In Dar Es Salaam – we discovered our 3 am flight was delayed by six hours – resulting in a sleepless night in the Airport. The reason for the delay was never fully explained though attributed to technical difficulties. The result of all this delay was that we would miss our connecting flight from Istanbul to London. Thankfully but after a hour long, 1 – 2am wait in the airport we were re-scheduled for a later flight.

The delay was almost 7 hours in the end and got us into Istanbul with a little over an hour to spare before check-in. So a quick taste of European culture (Café Nero) before boarding our Heathrow flight. Arriving back in the UK about 9pm we realised that of our 7 bags, 3 were still in Istanbul. One of the three belonged to Anita who had no clothes, one to me who had no other shoes but sandals, the other to my daughter.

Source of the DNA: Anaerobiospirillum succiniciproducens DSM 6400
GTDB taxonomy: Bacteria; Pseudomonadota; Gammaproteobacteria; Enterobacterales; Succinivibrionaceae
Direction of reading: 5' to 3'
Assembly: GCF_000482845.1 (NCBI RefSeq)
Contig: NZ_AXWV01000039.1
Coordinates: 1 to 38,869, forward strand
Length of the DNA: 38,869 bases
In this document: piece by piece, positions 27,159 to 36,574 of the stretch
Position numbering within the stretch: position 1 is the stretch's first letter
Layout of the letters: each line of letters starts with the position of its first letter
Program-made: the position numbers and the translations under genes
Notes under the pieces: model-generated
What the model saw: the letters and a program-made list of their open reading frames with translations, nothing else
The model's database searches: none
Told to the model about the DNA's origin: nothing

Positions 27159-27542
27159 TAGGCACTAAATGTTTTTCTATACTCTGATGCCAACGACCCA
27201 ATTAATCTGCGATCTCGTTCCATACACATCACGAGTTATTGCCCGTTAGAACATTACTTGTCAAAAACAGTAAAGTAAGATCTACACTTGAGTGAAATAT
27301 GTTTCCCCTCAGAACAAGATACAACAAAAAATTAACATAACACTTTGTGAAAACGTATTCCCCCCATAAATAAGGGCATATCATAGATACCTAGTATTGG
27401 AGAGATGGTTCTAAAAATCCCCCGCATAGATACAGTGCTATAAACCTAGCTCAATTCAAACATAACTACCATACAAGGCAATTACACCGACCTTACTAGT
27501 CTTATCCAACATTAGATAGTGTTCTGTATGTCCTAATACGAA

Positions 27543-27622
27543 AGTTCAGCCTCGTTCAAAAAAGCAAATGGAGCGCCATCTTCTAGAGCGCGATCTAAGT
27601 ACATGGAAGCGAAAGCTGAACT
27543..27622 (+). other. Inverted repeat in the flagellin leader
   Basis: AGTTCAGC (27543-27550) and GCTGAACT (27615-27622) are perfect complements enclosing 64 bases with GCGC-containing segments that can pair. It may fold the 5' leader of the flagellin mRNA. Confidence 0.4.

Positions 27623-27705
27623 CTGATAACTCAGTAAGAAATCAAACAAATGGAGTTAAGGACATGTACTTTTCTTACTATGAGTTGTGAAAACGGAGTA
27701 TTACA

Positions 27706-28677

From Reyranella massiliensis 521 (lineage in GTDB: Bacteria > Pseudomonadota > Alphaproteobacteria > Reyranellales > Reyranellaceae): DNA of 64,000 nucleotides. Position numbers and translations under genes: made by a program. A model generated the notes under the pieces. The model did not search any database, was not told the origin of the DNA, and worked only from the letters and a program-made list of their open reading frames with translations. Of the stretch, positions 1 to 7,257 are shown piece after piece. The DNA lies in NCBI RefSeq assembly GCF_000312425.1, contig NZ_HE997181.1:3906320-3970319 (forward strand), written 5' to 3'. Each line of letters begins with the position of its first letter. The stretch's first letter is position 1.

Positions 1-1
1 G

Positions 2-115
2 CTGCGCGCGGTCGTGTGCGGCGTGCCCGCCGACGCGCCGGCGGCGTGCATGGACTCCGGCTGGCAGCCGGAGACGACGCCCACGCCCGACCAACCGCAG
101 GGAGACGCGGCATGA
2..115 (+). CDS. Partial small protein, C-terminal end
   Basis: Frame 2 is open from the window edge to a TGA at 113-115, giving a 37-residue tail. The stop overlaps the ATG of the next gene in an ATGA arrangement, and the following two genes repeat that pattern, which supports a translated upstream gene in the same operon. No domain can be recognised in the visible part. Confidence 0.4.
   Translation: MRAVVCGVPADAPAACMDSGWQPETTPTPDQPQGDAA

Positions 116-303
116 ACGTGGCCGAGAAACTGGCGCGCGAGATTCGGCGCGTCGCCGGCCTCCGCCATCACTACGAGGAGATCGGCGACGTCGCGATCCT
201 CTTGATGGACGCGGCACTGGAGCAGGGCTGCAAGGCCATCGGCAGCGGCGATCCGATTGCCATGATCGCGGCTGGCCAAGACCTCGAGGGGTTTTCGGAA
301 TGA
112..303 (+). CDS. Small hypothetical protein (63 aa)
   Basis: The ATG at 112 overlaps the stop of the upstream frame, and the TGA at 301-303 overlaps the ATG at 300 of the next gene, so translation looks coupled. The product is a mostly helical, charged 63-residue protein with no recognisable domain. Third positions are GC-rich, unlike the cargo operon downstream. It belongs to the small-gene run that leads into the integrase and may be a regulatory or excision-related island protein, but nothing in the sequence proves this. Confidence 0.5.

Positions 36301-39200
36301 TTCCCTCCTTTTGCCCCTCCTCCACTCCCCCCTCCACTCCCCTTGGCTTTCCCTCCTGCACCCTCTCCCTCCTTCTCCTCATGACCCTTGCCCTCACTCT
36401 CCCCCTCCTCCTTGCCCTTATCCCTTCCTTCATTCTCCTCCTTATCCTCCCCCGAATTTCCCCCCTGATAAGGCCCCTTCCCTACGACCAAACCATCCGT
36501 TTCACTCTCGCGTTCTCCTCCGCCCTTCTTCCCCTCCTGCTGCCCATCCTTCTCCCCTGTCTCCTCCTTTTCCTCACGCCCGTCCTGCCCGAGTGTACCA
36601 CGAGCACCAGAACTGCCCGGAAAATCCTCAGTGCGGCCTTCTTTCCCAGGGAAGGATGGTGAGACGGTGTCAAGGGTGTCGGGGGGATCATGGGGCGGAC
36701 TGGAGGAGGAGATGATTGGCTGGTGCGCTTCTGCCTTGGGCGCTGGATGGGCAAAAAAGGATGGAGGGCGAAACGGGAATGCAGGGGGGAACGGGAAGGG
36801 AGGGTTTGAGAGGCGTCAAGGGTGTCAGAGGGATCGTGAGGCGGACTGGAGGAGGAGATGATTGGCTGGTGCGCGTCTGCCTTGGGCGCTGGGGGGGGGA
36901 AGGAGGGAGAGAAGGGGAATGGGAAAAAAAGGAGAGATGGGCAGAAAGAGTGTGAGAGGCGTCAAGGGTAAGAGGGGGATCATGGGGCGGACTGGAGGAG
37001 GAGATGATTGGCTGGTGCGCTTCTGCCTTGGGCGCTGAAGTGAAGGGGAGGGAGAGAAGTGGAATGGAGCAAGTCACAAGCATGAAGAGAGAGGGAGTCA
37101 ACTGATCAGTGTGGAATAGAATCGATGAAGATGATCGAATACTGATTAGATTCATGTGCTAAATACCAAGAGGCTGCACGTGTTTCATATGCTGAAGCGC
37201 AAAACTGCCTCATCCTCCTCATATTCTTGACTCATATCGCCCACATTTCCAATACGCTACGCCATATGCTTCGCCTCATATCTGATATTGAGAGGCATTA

These were subsequently put on another flight – but one bag only has arrived thus far – the others having taken an even later flight back and expected late this evening. Although all these will be couriered across – things are still very frustrating.

I’m told this is the perils of long-haul travel – just hoping our journey back to Mwanza will be less of an ordeal.

 

I’ll Miss…. The Birdlife

Term’s over, school’s out and soon we’ll be out of Africa.

Not for ever ….. but for a couple months whilst we return to the UK. Here is a short series on some of the things I’ll miss whilst we’re gone.

It may not be a surprise to those who follow this blog regularly that the birdlife has been a major part of the experience here. You can find out more by clicking on the link below and working forward. A Bird a Day in June